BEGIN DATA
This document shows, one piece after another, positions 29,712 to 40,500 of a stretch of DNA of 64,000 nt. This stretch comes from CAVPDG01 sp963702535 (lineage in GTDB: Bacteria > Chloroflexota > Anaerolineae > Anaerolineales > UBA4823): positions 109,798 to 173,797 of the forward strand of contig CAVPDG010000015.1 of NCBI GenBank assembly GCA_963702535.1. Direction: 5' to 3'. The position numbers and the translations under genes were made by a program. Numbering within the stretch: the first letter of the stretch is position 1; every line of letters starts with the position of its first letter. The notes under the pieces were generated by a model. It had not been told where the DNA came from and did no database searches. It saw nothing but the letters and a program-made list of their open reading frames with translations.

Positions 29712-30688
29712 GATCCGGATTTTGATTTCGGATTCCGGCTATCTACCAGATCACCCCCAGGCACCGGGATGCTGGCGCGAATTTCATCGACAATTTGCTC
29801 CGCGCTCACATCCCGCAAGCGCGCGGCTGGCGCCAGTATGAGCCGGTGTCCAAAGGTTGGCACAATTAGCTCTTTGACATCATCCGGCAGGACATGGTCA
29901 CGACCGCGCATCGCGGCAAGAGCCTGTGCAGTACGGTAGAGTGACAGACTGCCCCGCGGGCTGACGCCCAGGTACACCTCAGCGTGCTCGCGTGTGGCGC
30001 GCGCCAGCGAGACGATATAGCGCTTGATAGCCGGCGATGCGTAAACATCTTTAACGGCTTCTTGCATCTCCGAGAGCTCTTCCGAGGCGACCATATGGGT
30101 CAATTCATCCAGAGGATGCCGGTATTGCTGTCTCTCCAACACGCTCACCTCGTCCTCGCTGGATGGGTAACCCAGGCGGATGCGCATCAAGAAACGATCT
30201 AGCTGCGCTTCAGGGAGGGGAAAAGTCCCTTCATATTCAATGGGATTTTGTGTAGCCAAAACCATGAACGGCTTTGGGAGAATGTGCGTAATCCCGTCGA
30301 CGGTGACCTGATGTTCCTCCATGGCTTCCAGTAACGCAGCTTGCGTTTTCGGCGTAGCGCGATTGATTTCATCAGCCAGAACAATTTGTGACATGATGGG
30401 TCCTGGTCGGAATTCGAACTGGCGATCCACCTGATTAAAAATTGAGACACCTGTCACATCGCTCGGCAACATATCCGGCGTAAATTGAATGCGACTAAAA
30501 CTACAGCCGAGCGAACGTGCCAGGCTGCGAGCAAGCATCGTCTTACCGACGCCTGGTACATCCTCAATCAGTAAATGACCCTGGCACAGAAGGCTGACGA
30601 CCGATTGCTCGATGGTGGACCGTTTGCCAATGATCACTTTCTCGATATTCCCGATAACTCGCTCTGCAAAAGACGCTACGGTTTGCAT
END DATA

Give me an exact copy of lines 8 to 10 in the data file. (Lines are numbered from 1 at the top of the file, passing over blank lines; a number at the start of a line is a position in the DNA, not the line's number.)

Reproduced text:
30201 AGCTGCGCTTCAGGGAGGGGAAAAGTCCCTTCATATTCAATGGGATTTTGTGTAGCCAAAACCATGAACGGCTTTGGGAGAATGTGCGTAATCCCGTCGA
30301 CGGTGACCTGATGTTCCTCCATGGCTTCCAGTAACGCAGCTTGCGTTTTCGGCGTAGCGCGATTGATTTCATCAGCCAGAACAATTTGTGACATGATGGG
30401 TCCTGGTCGGAATTCGAACTGGCGATCCACCTGATTAAAAATTGAGACACCTGTCACATCGCTCGGCAACATATCCGGCGTAAATTGAATGCGACTAAAA